DPS907 notes – Tue Sep 9

Prepare to use Azure. Then, a comprehensive ‘get started’ introduction to web services.


Code examples for this semester

Code examples will be published on a public GitHub repository.

GitHub is a hosting service for source code. It offers a web interface to enable easy browsing. It also offers a set of tools and capabilities that enable software developers to publish code, collaborate with others, and improve their productivity and effectiveness.

On this web site, a link to the repository is on the right side of the page, near the top. (For best results, open the link in a new tab or window.)

Beginners can use a web browser to view the source code. You can also click the “Download ZIP” button to get a full and complete copy of all code examples in the repository.

For this course, the code examples will be published weekly, in logically-named folders (e.g. “Week_02”).

During the course’s lifetime, about twenty code examples will be published.

As you have observed, each ASP.NET web app or web service project includes a sizable “packages” folder. In the GitHub code repository, each distinct code example does not include the “packages” folder, as a time-saving measure. Each “packages” folder is about 50MB in size, so twenty code examples would require about 1GB storage. The contents of the “packages” folder does not compress much.

However, a single “packages” folder has been placed at the root of the repository. After you download-and-unzip the repository, simply copy-paste the “packages” folder into any distinct code example’s folder to make it ready for use and learning.

All code examples are designed to be usable and error-free. Each should compile and execute correctly. 

If you have any problems with a code example, please contact your professor. 


Prepare to use Microsoft Azure

You will be using Microsoft Azure services to host your web services.

Each student will receive a Student Pass, which provides a range of free (no cost) services for five months.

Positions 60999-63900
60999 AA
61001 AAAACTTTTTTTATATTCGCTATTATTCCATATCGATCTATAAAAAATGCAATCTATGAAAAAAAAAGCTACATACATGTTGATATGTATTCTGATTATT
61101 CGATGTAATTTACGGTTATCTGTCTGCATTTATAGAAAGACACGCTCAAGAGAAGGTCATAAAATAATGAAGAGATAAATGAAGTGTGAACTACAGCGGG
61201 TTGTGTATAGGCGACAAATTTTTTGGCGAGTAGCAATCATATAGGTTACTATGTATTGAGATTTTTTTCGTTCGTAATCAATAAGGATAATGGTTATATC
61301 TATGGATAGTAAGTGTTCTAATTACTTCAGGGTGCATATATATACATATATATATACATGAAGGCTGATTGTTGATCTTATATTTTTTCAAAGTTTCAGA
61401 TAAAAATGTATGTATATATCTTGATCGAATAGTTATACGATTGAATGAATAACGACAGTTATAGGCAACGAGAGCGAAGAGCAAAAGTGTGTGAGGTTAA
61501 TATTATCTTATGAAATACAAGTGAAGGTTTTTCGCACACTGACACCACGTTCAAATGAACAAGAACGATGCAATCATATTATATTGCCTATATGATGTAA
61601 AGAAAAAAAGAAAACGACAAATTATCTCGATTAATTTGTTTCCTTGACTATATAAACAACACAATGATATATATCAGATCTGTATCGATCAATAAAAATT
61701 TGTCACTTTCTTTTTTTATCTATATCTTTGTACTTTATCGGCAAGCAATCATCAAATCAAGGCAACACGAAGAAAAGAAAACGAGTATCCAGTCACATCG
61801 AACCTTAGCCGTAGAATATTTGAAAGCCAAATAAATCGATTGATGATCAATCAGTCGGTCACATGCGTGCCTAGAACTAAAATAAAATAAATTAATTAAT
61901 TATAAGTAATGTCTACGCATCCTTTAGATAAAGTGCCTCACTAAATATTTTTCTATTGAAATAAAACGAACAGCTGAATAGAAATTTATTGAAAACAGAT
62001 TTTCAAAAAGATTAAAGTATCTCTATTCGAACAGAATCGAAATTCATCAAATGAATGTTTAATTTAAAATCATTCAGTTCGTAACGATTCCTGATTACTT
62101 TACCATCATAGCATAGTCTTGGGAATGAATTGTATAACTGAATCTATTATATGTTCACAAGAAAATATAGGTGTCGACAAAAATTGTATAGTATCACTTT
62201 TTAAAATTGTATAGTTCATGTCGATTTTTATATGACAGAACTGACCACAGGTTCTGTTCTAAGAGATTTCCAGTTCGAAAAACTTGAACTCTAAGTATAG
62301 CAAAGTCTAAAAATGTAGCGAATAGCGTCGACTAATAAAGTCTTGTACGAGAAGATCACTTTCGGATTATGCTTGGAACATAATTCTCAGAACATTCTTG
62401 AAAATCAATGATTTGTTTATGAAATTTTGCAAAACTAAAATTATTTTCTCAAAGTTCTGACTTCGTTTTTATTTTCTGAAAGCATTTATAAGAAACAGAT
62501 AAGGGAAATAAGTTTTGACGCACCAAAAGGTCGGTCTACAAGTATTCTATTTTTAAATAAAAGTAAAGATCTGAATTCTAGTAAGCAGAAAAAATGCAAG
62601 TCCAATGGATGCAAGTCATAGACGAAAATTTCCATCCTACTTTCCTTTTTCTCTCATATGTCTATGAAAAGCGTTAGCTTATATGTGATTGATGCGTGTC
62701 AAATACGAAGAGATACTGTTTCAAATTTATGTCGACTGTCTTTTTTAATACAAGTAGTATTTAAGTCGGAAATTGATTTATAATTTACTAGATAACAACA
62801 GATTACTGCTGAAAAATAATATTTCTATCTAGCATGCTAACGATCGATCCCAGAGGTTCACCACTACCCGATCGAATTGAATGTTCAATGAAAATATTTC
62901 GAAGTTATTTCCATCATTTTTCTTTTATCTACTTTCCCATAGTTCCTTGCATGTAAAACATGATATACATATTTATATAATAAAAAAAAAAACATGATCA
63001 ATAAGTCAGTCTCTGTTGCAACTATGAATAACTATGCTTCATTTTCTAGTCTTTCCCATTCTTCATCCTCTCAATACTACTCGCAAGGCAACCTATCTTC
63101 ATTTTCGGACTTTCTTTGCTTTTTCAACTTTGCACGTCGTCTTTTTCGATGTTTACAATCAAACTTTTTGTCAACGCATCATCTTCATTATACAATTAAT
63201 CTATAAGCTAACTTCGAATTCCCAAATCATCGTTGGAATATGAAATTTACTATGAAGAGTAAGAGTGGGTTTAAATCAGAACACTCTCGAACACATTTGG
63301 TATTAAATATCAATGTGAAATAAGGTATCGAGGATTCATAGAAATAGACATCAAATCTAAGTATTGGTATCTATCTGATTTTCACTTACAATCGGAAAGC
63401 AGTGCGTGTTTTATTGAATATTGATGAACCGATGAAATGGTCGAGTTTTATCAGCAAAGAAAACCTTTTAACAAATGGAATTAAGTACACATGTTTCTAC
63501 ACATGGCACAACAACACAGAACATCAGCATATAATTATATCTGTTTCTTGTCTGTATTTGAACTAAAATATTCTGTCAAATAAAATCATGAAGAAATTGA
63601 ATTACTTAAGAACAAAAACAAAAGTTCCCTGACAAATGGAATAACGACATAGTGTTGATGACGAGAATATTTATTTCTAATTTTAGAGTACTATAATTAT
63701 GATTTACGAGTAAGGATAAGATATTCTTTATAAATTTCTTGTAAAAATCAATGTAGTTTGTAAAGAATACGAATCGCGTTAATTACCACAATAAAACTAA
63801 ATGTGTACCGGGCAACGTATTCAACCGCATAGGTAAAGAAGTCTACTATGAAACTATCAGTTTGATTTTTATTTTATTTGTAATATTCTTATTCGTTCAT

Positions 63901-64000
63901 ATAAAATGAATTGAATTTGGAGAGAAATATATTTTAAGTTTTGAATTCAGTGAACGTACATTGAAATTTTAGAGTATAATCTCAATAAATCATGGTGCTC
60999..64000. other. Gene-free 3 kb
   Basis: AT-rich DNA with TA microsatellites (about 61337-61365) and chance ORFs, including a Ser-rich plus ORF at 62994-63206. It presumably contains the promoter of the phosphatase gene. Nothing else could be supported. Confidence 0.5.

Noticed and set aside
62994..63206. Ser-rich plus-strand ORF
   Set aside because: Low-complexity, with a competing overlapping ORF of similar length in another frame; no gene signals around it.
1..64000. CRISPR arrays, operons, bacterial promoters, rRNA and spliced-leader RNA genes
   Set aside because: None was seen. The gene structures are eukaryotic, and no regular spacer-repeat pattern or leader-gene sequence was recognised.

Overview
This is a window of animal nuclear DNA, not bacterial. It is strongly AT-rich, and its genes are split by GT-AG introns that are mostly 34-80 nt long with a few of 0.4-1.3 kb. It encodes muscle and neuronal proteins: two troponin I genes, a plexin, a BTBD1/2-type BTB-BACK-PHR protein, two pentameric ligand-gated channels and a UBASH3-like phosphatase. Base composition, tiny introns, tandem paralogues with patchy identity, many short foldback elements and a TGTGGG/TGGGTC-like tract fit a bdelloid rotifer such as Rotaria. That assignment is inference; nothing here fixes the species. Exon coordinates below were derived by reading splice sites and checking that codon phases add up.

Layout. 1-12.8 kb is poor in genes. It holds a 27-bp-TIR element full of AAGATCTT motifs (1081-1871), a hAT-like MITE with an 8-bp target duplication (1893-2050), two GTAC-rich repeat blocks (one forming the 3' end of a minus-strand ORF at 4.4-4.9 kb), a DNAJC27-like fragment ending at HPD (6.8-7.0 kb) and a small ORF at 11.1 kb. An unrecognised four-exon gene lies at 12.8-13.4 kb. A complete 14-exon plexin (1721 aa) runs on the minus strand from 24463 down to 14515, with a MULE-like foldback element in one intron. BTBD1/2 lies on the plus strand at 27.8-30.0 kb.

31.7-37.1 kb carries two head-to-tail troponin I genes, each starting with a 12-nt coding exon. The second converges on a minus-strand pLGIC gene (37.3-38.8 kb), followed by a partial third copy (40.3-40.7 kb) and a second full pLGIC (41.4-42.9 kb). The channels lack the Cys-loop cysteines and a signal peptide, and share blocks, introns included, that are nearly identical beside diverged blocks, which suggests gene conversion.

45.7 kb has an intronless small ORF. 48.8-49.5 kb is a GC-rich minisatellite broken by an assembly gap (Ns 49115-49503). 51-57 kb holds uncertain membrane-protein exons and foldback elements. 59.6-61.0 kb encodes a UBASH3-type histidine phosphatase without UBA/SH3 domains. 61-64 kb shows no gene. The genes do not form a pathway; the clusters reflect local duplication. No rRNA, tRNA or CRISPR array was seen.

To redeem your Student Pass, you will need a Microsoft Account.

Here’s what you can do to prepare to use Microsoft Azure.


Confirm that you have a Microsoft Account

You may already have a Microsoft Account. Visit this link to learn more.

If you already have a Microsoft Account, then login, using the “Sign in” link in the upper-right area of that page.

If you need a Microsoft account, then follow the link to the “sign up page“; you’ll find that near the bottom of that page.


Redeem your Student Pass

Your professor will give you a sheet with a Student Pass “promo code”.

Visit microsoftazurepass.com. Select “Canada”, enter your “promo code”, and submit to begin the redemption process.



Wait for an email from Microsoft

After a few hours (or a day or so), Microsoft will send you an email with information about your Microsoft Azure “Student Pass” subscription.

If possible, please do this today, so that you will be able to use Azure services in the next class on Thursday.


Brief review

We’ll do a brief review of the ideas we introduced in last Thursday’s first session.

  • What is a web service?
  • How do I start learning web services?
  • Get started with Fiddler


HTTP requests used in this course

HTTP supports a number of request methods. We will use (at least) the following in this course:

  • GET – read/fetch a resource
  • POST – add to a resource (the resource is typically a collection)
  • PUT – modify an existing resource
  • DELETE – delete an existing resource
  • OPTIONS – ask for a list of request methods that are supported by a resource
  • HEAD – ask for the response headers for a resource


OK… what’s a resource?

A resource is a digital asset.

Familiar examples include a document, or an image.